Meet Ann West, leader of the PAAC
Ann West is a professor of chemistry and biochemistry and the associate vice president for research and partnerships at the University of Oklahoma.
She’s also the new chair of the American Society for Biochemistry and Molecular Biology’s Public Affairs Advisory Committee.
ASBMB Today talked to West about her advocacy experience and reasons for getting involved as she embarks on her two-year term.
The interview has been condensed and edited for style and clarity.
What do you think is important for ASBMB members to know about the PAAC?
First, I think that we work very hard in representing the ASBMB.
We have a fantastic 18-member group, some of whom have been recently recruited. We discuss a lot of broad topics, we hear different opinions, and we often can come to a consensus statement that we think best represents the interests of the society. That’s not always an easy thing to do.
I hope that everyone on the PAAC feels like they have a forum for expressing views and for contributing to our public-facing documents, whether it’s a response to an agency call for information or interacting with various funding agencies on issues where we’re able to contribute.
I really hope that our members feel they have a voice and can express their opinions.
Why do you think it’s important for scientists to advocate?
Advocating is so much more important since COVID-19, honestly, because the amount of misinformation and disinformation that we all encountered was really concerning. I think that we owe it to society — in light of the federal funding that we receive — to do our best to communicate that science should be trusted. That’s an important aspect of being on the PAAC: trying to communicate with not just the membership but with the general public.
Did you have any experience with advocating before joining the PAAC?
I was a complete rookie. It was not something that was at the forefront of my mind. However, I am fairly service-minded and want to give back to both my profession and a great society like the ASBMB. So, no, I had no experience to lean on. But once I knew more, then I became interested.
What scared you about policy and advocacy?
I think, inherently, I have an introverted personality. And I was worried it was going to be too public-facing. But, you know, it really has not turned out to be what I feared.
I came to politics, in general, I would say late in life, in part because I didn't become a naturalized citizen until about five years ago. I tended to avoid political discussions or arguments. I didn’t necessarily follow a lot of what was going on in Washington, D.C. I felt like I didn't have that experience or understanding of all the things that go on in our nation's capital.
Now, of course, being a faculty member depends on federal research funding. I did want to know how our lawmakers are involved in making decisions, especially at appropriations time when budgets are being considered. And I was interested in how our federal granting agencies both received funding and allocated funding within agencies such as the National Institutes of Health and the National Science Foundation.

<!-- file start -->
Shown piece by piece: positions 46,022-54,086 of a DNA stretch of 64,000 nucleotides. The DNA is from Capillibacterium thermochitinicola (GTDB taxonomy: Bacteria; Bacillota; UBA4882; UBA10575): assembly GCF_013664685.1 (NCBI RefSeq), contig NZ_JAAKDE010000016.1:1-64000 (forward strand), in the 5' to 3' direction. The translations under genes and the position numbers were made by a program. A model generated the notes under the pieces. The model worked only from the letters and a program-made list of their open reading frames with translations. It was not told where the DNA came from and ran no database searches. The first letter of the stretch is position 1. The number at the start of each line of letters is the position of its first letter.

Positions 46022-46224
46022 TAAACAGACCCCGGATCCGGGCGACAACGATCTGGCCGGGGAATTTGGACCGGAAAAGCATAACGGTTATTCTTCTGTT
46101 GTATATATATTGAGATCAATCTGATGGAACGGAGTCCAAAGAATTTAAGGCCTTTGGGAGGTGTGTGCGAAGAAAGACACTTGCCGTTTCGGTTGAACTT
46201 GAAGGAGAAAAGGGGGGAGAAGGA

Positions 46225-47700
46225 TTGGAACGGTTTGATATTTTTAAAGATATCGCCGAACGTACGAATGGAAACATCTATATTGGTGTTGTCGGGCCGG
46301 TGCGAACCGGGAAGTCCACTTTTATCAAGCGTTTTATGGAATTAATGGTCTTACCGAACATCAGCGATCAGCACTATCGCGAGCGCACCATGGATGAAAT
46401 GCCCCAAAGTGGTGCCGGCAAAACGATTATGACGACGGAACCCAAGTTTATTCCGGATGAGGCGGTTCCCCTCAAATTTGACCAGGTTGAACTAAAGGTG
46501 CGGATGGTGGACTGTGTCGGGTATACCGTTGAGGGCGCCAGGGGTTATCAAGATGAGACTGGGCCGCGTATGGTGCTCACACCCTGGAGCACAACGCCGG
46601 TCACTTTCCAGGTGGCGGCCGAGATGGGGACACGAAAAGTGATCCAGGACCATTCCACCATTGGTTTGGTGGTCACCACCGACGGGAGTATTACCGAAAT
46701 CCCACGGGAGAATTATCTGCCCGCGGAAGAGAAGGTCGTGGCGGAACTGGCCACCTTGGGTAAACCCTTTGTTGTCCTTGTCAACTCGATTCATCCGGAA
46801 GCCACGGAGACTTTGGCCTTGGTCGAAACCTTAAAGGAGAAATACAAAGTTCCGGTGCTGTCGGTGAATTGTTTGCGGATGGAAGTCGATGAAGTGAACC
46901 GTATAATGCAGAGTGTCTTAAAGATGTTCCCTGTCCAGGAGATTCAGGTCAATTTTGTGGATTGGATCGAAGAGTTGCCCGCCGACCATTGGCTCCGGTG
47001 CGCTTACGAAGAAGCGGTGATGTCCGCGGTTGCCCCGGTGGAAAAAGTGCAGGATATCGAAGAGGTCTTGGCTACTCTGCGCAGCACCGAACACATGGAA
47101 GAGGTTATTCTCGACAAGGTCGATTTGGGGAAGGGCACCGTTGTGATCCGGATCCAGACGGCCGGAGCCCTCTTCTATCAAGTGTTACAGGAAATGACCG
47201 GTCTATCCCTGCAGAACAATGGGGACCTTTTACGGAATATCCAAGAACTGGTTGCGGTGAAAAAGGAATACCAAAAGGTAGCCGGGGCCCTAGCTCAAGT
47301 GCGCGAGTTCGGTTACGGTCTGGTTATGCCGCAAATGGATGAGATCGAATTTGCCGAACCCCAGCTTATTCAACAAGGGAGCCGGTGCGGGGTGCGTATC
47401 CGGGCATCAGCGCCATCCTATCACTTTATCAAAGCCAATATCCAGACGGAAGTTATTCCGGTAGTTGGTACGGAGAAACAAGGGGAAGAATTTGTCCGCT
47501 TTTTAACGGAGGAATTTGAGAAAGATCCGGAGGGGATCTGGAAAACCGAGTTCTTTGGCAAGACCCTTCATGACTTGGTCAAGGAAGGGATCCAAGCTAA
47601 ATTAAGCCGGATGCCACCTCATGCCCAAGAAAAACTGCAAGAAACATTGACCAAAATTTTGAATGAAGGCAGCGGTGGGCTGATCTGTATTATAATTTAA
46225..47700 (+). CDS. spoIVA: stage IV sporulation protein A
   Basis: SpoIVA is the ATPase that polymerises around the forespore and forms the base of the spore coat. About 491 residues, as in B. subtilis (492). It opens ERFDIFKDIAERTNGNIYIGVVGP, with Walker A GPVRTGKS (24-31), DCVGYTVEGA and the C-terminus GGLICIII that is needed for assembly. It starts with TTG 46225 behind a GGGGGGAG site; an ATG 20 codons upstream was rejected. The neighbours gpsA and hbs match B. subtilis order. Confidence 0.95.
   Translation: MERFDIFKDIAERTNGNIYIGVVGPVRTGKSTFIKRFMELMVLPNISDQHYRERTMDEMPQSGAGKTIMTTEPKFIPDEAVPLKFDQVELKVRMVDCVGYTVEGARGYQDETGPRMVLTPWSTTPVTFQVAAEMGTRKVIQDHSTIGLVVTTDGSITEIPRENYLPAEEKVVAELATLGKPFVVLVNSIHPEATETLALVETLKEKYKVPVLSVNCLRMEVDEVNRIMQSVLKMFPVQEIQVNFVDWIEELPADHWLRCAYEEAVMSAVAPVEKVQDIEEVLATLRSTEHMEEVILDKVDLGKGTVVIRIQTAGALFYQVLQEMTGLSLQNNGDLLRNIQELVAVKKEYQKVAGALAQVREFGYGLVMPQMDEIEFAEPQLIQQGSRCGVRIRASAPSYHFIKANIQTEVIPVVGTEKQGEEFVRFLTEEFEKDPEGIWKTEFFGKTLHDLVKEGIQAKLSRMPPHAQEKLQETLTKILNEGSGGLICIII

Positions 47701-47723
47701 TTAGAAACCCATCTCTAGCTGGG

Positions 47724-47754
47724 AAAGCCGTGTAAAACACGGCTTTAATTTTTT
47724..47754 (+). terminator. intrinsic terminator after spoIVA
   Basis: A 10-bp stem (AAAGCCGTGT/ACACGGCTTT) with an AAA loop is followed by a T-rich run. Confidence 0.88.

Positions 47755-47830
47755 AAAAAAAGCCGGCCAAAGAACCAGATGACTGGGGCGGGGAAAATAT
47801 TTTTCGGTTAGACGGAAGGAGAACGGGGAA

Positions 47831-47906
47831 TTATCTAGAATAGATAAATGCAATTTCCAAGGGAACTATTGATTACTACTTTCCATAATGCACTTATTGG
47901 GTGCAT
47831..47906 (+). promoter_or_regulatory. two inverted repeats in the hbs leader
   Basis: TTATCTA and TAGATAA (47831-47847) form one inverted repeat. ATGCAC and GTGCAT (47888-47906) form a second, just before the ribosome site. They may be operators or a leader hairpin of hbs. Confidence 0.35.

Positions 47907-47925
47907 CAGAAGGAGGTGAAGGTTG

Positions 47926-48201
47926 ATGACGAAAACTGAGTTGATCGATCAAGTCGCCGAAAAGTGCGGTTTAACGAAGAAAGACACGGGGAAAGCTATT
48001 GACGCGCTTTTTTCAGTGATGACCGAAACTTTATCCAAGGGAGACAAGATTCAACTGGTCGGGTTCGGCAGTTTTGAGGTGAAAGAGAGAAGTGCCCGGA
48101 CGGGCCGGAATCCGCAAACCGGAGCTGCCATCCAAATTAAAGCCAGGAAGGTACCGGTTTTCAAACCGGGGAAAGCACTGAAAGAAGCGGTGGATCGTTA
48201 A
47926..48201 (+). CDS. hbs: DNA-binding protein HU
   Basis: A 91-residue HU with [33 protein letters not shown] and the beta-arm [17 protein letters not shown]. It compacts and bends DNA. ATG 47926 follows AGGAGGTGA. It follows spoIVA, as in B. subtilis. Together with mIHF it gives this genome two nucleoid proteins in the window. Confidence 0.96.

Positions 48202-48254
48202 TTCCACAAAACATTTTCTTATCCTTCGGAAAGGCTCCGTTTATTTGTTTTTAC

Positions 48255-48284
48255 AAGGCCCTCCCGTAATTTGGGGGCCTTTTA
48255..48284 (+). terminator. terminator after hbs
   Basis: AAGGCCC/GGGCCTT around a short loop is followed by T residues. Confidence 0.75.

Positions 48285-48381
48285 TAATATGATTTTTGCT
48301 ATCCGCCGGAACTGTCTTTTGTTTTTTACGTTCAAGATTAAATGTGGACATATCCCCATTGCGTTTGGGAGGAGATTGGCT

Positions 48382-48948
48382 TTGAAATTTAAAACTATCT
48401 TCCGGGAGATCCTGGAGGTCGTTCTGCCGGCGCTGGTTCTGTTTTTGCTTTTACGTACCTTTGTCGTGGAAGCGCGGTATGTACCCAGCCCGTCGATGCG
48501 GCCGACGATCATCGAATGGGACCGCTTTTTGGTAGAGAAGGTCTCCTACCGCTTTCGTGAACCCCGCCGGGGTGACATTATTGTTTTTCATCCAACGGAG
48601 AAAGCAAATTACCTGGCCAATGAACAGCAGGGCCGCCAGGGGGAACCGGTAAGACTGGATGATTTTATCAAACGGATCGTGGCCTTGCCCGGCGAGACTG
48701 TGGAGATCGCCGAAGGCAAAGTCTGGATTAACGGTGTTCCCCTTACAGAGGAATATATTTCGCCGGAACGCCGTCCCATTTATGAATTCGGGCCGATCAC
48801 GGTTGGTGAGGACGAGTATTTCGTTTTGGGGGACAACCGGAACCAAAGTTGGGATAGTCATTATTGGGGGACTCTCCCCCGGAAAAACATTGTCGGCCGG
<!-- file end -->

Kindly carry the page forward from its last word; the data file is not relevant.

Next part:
I became more and more and more interested, as a faculty member, because it’s part of our livelihood.
How was your first in-person Capitol Hill Day in May?
I loved the experience. I loved the vibrancy of being in the Capitol Hill area and the bustling hallways of the congressional offices. Growing up in the Northeast, I’d been to Washington, D.C., a number of times but never in the halls of Congress. It was really kind of a thrill.
I was really impressed by the receptiveness of the congressional leaders we met with. I’m not sure that all of our messages were heard, but at least we were able to have a voice. And that was very rewarding.
Any final thoughts to share?
I realized, through the years, that we’re not always training the students in our laboratory to go on to do the same thing that we do. It’s been really great and refreshing to see what the younger generation is looking toward — with a science background but putting it to a different use in the area of science advocacy. If that’s what you're interested in, you should definitely pursue it.
Also, you don't have to make the decision to be an advocate at age 20. You can decide like me, a little bit older, that this is something that I can engage in and give back to a science community that nurtured my career — and hopefully be effective.
“I think that we owe it to society — in light of the federal funding that we receive — to do our best to communicate that science should be trusted.” — Ann West
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These funding mechanisms have been underutilized. The ASBMB public affairs staff offers recommendations to change that.